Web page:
Stanislas Wawrinka overcame world number one Rafael Nadal to claim his first Grand Slam title at the Australian Open Sunday, becoming the second Swiss in history to win a major and joining an exclusive club of active players with one of the big four among their triumphs. Wawrinka, who rises to world number three on the back of his four-set victory, sports the legend "Iron Stan" on his racket bag, but it was an injury suffered by Nadal in the warm-up that conditioned the outcome of the match.
The Swiss has been in excellent form and last season established himself in the top 10 under new coach Magnus Norman, but it was in the quarterfinals that Stan shattered the nearly-man tag by breaking a hoodoo stretching back to 2006, finally beating Novak Djokovic. Tomas Berdych was then dispatched in a tight four-set semifinal match before tennis's Everest loomed on the horizon.
Nadal had reached 18 Grand Slam finals before Sunday's match, winning 13. The Spaniard is the all-time record holder in Masters Series tournament titles and had beaten Wawrinka in every encounter between the two without dropping a single set. Before Sunday, Wawrinka's career haul stood at five ATP 250 titles and two Masters finals, in Rome and Madrid.
He was playing amazing. It is very tough to stop him when he is playing this way"
That Wawrinka was the underdog is clear. What the result would have been had Nadal's Australian Open injury jinx not struck again – he suffered a knee injury in 2010, a hamstring twang in 2011 and missed 2013 entirely – is not. Typically self-effacing, Nadal suggested that even if he had been fully fit, Wawrinka may well have upset the odds. "He was playing amazing. It is very tough to stop him when he is playing this way," said the Spaniard. "I just want to congratulate him because he's playing better and better and with such confidence, hitting the ball very hard and moving great. I'm very happy for him. He's a great, great guy. He's a good friend of mine."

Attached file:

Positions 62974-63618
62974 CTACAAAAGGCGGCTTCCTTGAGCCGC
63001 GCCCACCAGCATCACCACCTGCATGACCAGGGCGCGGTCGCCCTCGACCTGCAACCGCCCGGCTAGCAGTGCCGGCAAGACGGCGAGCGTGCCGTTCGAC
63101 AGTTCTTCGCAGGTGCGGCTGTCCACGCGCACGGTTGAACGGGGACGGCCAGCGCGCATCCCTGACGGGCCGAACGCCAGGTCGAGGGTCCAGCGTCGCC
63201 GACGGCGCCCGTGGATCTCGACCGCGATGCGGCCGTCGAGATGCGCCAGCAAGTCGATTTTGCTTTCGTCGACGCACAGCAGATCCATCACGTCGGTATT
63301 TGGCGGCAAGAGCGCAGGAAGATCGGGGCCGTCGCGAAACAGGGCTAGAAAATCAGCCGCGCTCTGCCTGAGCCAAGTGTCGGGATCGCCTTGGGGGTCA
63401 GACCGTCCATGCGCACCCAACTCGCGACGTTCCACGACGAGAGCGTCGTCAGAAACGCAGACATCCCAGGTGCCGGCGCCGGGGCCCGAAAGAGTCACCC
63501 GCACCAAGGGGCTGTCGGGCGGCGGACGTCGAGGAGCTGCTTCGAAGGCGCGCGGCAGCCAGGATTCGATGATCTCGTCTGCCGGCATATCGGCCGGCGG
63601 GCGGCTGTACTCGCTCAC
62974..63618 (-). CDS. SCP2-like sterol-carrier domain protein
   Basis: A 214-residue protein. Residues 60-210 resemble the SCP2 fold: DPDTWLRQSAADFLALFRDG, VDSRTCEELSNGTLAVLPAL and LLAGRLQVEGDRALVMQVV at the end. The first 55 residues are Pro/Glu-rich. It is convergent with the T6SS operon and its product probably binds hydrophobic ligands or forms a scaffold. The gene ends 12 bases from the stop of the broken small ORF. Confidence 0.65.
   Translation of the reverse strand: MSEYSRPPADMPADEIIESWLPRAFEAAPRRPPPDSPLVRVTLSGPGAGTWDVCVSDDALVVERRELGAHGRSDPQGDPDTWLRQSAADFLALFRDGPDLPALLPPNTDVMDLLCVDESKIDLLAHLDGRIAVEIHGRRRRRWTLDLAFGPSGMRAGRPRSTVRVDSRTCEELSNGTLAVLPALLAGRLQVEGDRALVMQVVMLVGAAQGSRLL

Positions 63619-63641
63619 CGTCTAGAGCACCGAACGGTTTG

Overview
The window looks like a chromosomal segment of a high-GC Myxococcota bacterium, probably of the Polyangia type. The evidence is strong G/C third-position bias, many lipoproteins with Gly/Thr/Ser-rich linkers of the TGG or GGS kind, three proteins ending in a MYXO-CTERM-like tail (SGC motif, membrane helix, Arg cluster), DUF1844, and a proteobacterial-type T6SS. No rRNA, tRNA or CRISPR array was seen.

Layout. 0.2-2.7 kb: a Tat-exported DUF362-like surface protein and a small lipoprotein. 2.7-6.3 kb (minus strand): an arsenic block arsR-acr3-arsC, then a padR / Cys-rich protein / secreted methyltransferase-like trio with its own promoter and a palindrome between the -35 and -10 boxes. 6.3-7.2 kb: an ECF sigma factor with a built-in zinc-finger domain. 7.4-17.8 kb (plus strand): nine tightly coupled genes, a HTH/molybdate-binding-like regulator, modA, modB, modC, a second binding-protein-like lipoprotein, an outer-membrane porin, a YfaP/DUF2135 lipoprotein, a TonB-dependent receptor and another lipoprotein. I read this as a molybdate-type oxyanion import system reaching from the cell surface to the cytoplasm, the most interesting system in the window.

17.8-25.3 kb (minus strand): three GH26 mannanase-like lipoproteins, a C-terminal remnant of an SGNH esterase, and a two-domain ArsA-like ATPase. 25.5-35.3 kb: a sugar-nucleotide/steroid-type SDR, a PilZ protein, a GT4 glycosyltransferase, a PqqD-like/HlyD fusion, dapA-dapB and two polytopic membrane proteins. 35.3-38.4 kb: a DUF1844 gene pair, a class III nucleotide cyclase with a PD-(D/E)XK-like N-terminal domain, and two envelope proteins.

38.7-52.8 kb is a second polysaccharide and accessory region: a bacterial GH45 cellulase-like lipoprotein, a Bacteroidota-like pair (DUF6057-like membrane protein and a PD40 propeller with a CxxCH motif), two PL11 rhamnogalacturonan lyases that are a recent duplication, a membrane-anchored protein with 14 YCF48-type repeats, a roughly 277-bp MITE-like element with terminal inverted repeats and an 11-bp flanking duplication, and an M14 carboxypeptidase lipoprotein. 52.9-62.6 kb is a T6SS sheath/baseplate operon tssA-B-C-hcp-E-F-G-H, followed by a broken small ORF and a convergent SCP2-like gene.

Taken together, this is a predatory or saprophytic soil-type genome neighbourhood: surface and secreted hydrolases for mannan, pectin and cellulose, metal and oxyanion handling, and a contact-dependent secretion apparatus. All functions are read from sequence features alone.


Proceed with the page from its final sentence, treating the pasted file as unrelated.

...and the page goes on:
The crowd on Rod Laver Arena treated Nadal to a round of jeers when he emerged after a medical timeout, an increasingly heinous crime in the eyes of spectators at Melbourne Park. However, Nadal held no ill-feeling afterward. "The last thing I wanted was to retire, especially in a final. Sometimes it's tough for the crowd to understand. The only thing they want is to see a great match. They paid for their tickets and they want the best match possible, and I was not able to offer that at some moments. The crowd was great with me during both weeks. The support has been enormous, more than ever. I feel very, very proud about how they treat me, how the crowd is supporting me here. You never will hear me talk badly about the crowd here."
Wawrinka, who became the first player to beat the top two seeds in a Grand Slam since Sergi Bruguera in 1993 and the first non-member of the "fantastic four" to win a Slam since Juan Martín del Potro in 2009, could barely believe his achievement. "It's quite crazy what's happening right now. I never expected to win a Grand Slam. I never dreamed about that because for me, I was not good enough to beat those guys," said the new Swiss number one. "I was unhappy because normally that's not the way I want to win the match. But it's a final. At the end I won in four sets. I think I finished the match well. To get the win, it's just amazing for me."
Nadal was gunning for Pete Sampras’s haul of 14 Grand Slam titles and the honor of joining Laver and Roy Emerson in winning each of the Grand Slams at least twice. Had he done so, Nadal would have stood alone as the only player in the Open Era to achieve the feat, further embellishing his claim to be regarded as the best player of all time. After beating Roger Federer in straight sets in the semifinals the scene appeared to be set for another entry in the annals of the sport. But Stan the Man was not to be denied and added Nadal to his Melbourne scalps — the first time any player had beaten the Spaniard and Djokovic in a single Grand Slam.